This angered the farmers, and they took officials of the Agricultural Produce Market Committee and FCI in Hanumangarh hostage on October 27 for a few hours. On the next day, rice procurement began at six centres in the district. The process began at five centres in Sri Ganganagar district on November 1.
Samyukta Kisan Morcha convenor Rameshwar Verma told 101Reporters, “We had been urging the government for months to start procurement of our produce. But officials in the administration ignored our requests and continued to delay the process. The state government, too, acted only on October 4 after it felt that our protests would disturb the law and order,” he said.
Singh said that this year the two districts produced a total of 2,62,000 metric tonnes of Parmal rice. He said that the chief minister, in his letter to Goyal, recommended the procurement of only 50,000 metric tonnes – about 20 per cent – of the total produce, Verma added.
Verma said the delay in starting even this partial procurement of rice was evidence that the state government was not working in the interest of farmers. “We want the Centre to procure the entire produce of the farmers in both districts at the MSP. We will continue our struggle till this demand is met,” he said.
Bhagwan Singh Khudi, a farmer in Hanumangarh, said, “The arrival of rice in the markets begins by September end. It would have benefited farmers if the government had started the procurement in early October. But the farmers had been forced to sell most of their produce at a loss of almost Rs 300-500 per quintal because of the delay. This has cost the farmers crores of rupees.”
Khudi's views were also echoed in Ghelot’s letter to Goyal. "Last year, the support price of rice was Rs 1888 per quintal, but the farmers had to sell their produce for prices between Rs 1400 and Rs 1600. This year, the support price is Rs 1960 per quintal, but traders are paying the farmers only between Rs 1650 and 1700. Farmers are suffering huge economic losses due to denial of fair prices for their produce, and this has caused deep resentments among them,” the CM reportedly wrote in the letter.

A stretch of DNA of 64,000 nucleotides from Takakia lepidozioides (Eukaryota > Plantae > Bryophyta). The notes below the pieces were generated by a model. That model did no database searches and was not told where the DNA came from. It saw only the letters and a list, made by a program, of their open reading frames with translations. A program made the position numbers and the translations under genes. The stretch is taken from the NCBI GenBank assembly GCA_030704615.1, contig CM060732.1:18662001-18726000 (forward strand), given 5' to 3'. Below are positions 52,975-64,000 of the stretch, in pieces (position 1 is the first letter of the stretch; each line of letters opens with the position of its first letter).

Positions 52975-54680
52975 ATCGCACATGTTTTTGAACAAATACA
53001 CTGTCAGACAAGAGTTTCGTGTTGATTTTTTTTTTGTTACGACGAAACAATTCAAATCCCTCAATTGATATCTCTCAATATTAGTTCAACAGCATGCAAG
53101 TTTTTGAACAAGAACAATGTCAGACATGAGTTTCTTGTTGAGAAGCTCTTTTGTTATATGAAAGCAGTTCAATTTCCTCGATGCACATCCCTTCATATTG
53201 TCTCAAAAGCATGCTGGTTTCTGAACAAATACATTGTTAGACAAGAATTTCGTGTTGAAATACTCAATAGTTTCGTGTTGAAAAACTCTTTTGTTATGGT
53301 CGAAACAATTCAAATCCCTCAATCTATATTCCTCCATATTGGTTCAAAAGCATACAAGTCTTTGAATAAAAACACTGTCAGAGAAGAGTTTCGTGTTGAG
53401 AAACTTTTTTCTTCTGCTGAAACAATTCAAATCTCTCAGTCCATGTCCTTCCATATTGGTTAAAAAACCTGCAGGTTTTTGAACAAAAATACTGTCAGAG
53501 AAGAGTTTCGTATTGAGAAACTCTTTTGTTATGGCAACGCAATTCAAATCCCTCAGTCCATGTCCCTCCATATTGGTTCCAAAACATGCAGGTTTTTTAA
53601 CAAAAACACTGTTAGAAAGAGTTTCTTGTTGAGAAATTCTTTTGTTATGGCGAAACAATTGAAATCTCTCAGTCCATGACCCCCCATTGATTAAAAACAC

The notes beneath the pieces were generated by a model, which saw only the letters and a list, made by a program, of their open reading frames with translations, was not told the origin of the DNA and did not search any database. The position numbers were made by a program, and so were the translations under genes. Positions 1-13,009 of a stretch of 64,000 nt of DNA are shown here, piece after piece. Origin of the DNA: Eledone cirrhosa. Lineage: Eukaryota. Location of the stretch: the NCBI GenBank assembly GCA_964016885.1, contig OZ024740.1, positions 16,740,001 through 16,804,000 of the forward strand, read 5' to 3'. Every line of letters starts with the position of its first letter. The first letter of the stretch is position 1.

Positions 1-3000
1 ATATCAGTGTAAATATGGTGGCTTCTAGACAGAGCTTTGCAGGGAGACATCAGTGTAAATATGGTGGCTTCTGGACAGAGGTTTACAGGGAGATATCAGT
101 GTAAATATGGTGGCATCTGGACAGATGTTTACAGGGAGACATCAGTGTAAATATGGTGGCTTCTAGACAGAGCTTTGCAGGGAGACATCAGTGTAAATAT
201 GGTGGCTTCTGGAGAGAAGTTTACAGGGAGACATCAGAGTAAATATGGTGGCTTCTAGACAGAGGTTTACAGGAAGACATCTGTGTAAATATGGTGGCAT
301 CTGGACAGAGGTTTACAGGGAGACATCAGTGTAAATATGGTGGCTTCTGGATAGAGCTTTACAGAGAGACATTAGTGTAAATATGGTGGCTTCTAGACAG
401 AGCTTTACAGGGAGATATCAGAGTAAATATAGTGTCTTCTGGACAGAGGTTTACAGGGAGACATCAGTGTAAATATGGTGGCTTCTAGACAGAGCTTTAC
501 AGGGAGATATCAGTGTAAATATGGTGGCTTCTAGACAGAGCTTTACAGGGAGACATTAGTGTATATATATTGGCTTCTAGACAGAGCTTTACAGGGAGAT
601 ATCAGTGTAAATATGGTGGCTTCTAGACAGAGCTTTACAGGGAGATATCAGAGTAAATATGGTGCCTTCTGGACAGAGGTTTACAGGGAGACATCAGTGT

Protesting farmers block the Hanumangarh-Sangaria road at Satipura village on October 6 (Picture credit - Midha Studio)
Divisional Manager of Food Corporation of India for Sri Ganganagar and Hanumangarh districts, Chakresh Kuril said that the suspension of procurement is a "very old matter" and according to the information available, farmers had sold only 34 MT of paddy to FCI in the year 2005-06. There had been a decline in the production of Parmal paddy as many farmers started cultivating Basmati which has a higher value in the open market. This was why the procurement of paddy was stopped here.
In the same breath that the government denies farmers here the benefits of MSP, it also penalises them for not adopting expensive best practices. Khudi said that they were forced to burn stubble after each harvest even though it invited hefty penalties and sometimes, legal action. He said that the farmers were aware of the adverse impacts of stubble burning and the benefits of ploughing the hay into the soil. But he said this would require heavy equipment such as tractors, super seeders, choppers, rotavators, etc. which were “very expensive and beyond the farmers’ affordability range”.
The farmers also accused the Centre of showing bias against the state. “Farmers in Punjab, Haryana, UP and Delhi are being given grants under the Central government's Promotion of Agricultural Mechanisation Scheme to purchase heavy equipment, but we are not getting this benefit. This is forcing us to burn the stubble, facing the risk of prosecution,” he said.